(Jacob Pinson)

By Stephanie Smith

A decade-long struggle to adopt domestic partner benefits at Eastern came to an end recently when Eastern President Doug Whitlock announced at fall convocation the university would adopt the policy, making it available later this fall. Referred to in the policy as “sponsored dependent” benefits, the term, President Whitlock told the crowd, wasn’t meant to mislead.

“Lest anyone accuse me of using a euphemism to cloud this issue, this is what is called at many places ‘domestic partner benefits,'” Whitlock said at the Aug. 16 convocation. “To me, this is a matter of fundamental fairness that requires we treat all members of our community equally.”

According to the new policy, Eastern employees can now extend their benefits to anyone who lives with them for at least 12 months, so long as the person is:

18 years old
not a relative
isn’t employed by the homeowner
is not eligible for Medicare

The policy also allows for benefits to dependent children, so long as their primary residence is with the Eastern employee.

In sponsoring domestic partner benefits, Eastern joins a number of other Kentucky universities that have already adopted such a program, such as the University of Kentucky and Berea College.

The move to extend benefits to domestic partners has not been without its opponents. Lawmakers in the state Senate have repeatedly pushed for a bill that would prohibit any public college or government agency from providing health insurance to unmarried domestic partners. But the Senate’s efforts have been blocked by the state House of Representatives, which has consistently voted to kill the bill.

“At Eastern, this issue first surfaced more than a decade ago when gay and lesbian faculty, students and staff testified before the Faculty Senate in hopes of adopting such a policy at the university,” said Marta Miranda, director of Women and Gender Studies.

“Faculty Senate took a vote and all but one person passed it, it was almost unanimous,” Miranda said.

“When the idea was forwarded to President Kustra, he supported the idea and promised to take it to the Board of Regents,” she said. But the proposal never made it that far, as Kustra’s tenure soon ended at the university.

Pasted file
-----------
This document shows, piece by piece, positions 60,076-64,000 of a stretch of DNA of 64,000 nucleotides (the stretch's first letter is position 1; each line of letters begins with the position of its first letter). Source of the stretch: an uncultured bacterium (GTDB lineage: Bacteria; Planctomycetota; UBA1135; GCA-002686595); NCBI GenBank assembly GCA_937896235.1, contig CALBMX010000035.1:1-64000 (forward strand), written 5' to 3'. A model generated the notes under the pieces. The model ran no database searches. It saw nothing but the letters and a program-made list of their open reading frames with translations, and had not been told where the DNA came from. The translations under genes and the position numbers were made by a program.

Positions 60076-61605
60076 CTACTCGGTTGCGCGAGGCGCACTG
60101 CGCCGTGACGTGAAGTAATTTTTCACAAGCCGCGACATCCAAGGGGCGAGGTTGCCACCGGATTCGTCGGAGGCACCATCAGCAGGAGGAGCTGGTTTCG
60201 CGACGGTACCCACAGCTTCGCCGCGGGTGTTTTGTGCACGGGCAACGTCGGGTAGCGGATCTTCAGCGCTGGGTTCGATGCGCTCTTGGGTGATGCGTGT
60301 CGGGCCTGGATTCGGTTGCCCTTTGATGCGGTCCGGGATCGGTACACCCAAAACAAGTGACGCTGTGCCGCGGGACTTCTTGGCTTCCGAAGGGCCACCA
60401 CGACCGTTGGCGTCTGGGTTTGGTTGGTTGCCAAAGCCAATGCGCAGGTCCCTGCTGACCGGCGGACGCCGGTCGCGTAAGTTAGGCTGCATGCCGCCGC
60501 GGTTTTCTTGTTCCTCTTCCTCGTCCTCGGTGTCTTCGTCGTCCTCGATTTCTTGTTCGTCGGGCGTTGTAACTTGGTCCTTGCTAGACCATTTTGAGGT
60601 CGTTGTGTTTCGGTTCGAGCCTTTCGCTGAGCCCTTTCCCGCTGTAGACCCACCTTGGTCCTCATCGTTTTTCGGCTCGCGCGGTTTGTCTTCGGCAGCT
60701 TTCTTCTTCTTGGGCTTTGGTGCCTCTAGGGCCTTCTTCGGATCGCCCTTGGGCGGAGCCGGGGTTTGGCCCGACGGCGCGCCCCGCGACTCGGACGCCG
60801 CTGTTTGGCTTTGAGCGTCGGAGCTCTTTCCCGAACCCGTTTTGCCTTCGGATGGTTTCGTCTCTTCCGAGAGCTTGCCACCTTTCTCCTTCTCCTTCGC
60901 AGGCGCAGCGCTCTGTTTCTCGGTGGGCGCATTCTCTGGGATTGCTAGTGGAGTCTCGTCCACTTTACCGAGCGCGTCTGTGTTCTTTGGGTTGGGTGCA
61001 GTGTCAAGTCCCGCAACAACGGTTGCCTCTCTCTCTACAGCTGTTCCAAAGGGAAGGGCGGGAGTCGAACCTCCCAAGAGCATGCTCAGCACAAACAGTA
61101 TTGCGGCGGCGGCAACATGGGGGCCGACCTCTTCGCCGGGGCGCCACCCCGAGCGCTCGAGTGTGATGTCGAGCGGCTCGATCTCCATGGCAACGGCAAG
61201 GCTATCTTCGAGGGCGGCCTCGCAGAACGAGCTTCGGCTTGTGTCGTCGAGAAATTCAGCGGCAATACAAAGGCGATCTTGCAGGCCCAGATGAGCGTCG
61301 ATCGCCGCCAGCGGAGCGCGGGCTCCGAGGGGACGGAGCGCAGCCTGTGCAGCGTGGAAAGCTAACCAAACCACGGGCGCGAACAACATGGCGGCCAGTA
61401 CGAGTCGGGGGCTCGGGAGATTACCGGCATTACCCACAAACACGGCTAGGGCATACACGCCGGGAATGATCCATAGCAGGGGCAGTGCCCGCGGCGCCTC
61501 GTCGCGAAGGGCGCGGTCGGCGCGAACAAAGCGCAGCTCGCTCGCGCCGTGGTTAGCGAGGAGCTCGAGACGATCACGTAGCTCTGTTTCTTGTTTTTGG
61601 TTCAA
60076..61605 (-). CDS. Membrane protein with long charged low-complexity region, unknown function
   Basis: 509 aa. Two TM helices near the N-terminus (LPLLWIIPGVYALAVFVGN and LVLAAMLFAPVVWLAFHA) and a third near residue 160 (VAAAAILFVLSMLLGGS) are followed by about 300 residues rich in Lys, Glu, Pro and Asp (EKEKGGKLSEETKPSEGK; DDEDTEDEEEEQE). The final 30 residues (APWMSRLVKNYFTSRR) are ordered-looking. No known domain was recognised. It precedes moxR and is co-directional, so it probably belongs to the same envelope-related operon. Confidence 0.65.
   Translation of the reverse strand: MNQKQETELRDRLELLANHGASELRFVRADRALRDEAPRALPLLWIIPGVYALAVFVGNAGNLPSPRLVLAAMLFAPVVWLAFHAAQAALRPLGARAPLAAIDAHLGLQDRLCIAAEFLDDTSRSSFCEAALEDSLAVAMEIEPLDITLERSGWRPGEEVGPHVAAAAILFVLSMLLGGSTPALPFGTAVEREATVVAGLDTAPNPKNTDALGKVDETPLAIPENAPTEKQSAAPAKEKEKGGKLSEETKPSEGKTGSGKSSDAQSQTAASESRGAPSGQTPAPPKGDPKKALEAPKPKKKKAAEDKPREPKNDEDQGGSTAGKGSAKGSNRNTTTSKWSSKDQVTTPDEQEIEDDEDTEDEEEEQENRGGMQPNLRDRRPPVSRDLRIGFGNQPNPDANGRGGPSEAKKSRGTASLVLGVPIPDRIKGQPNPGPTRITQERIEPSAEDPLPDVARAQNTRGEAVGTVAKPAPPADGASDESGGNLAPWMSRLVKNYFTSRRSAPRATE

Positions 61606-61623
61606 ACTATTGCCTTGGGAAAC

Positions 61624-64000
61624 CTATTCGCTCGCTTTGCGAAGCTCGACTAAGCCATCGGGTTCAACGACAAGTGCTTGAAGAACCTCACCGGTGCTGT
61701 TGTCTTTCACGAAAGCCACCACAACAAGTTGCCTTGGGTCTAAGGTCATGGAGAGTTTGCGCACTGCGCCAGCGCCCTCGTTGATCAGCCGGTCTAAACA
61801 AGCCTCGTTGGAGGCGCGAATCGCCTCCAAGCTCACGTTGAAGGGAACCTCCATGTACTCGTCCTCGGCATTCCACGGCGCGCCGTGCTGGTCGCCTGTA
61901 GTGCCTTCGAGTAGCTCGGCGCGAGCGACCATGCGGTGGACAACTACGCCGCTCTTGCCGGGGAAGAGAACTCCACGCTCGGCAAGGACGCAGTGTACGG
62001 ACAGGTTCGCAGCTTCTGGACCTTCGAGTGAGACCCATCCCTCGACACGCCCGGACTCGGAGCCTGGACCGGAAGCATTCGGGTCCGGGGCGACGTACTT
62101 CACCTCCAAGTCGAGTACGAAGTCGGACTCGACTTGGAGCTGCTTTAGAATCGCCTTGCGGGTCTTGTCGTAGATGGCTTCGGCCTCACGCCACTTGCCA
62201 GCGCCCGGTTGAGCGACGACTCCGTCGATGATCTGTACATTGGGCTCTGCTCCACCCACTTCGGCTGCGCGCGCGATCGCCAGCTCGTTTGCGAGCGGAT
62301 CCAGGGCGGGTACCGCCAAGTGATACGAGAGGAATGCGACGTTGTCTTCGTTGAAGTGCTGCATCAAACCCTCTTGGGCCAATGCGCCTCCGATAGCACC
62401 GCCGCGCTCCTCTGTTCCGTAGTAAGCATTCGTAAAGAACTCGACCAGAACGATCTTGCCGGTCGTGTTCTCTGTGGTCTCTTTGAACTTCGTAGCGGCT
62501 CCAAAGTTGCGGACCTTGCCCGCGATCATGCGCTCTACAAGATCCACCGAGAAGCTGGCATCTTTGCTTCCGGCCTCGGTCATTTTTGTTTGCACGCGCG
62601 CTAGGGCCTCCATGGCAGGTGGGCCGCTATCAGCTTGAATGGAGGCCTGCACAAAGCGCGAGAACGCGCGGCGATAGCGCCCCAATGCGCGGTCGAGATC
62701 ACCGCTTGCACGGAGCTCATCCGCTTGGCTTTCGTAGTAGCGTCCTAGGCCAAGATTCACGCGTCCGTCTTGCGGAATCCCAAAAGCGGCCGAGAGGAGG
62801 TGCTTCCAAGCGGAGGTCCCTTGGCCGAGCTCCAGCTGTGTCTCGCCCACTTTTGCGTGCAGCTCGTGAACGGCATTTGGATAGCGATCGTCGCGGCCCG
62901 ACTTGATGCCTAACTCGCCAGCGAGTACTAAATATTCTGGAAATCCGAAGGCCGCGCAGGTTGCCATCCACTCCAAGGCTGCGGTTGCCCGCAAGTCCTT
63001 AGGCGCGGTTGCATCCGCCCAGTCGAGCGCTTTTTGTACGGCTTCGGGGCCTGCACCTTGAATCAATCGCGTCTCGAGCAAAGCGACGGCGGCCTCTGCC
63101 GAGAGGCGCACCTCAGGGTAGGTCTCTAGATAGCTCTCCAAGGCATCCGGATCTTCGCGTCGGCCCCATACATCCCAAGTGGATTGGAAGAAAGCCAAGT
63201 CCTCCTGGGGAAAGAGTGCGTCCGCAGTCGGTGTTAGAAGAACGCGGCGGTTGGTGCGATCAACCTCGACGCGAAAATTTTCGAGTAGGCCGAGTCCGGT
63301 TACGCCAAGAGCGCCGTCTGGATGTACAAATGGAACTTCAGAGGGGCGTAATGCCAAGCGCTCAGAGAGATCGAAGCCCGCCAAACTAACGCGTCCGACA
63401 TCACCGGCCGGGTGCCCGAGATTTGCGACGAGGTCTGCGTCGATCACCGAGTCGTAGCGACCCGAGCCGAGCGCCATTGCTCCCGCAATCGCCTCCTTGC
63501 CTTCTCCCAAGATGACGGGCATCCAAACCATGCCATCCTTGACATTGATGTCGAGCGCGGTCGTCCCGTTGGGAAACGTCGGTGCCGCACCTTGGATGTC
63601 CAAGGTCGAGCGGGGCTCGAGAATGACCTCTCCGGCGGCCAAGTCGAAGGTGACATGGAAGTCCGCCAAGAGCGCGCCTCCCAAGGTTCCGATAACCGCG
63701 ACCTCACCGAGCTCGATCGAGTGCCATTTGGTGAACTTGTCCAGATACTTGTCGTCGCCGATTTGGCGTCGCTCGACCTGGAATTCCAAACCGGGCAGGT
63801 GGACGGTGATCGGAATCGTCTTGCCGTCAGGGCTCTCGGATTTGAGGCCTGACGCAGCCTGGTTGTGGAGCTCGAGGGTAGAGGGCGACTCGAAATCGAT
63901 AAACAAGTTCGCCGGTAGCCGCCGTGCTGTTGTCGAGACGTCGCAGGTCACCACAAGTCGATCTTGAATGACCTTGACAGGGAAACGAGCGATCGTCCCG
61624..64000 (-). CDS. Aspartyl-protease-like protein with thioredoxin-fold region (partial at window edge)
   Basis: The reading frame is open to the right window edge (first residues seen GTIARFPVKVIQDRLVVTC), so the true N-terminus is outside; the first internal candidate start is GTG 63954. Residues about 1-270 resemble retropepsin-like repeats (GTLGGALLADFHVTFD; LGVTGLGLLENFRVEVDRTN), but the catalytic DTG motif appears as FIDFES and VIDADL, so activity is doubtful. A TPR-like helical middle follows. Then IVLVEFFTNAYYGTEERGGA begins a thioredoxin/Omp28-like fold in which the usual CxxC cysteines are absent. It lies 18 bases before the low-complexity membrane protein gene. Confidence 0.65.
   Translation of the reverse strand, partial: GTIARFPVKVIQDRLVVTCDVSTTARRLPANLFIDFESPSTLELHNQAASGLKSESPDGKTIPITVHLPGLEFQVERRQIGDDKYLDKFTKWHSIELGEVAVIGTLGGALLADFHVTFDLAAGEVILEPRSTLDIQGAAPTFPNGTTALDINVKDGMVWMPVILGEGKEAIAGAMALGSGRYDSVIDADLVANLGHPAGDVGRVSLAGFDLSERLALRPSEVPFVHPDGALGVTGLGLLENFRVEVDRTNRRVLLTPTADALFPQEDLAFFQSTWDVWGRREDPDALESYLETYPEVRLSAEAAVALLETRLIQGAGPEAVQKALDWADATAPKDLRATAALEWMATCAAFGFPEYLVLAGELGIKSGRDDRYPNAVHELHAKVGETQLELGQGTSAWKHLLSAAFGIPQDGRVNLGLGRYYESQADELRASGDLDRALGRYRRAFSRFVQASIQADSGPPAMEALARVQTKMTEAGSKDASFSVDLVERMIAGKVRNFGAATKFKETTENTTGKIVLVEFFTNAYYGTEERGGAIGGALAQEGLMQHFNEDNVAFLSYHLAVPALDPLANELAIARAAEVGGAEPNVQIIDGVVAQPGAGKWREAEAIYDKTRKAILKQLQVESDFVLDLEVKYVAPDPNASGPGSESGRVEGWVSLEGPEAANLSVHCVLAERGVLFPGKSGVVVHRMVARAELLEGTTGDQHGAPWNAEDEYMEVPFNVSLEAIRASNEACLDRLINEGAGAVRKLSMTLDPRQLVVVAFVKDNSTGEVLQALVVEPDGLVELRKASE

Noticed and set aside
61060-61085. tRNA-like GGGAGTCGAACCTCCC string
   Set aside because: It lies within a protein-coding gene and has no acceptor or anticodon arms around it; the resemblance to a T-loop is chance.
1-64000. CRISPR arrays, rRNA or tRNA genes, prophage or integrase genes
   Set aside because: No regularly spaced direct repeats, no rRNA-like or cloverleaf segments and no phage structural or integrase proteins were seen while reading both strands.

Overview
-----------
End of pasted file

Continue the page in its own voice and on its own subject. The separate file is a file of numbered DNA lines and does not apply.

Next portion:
“Later, Kustra’s successor, then-President Joanne Glasser took up the issue again, sending the policy to Human Resources for a ‘cost benefit analysis,'” Miranda said. But again the issue was tabled, as Glasser failed to bring it before the Board of Regents.

“I think we had to wait for the political climate external to the university to mature,” said Malcolm Frisbie, a professor of biological sciences who also serves as the faculty regent.

Three years ago, a group of students in the Queer Theory and Politics class embarked on a project examining the lack of domestic partner benefits at Eastern. The group soon took up the cause, staging rallies and passing around a petition that acquired more than 1,000 signatures, Miranda said. They then presented their findings to President Whitlock, who ultimately signed off on the measure.

University employees have been supportive of the new policy.

“We’re very excited to be able to offer this,” said Gary Barksdale, director of Human Resources. “I think it’s a great thing.”

Sue Strong, a psychology professor at Eastern, said she is one of many faculty members who welcomed the change, adding that she was one of the policy’s original supporters.

“It provides me great peace of mind to know that my domestic partner, Barb, will have access to health insurance and benefits that other spouses enjoy,” Strong said.

Frisbie, the faculty regent, said he likewise believed the policy was long overdue.

“Eastern is an institution that values community and part of valuing community is recognizing and embracing diversity,” Frisbie said. “If we truly are a community, then we need to care for all members of our community.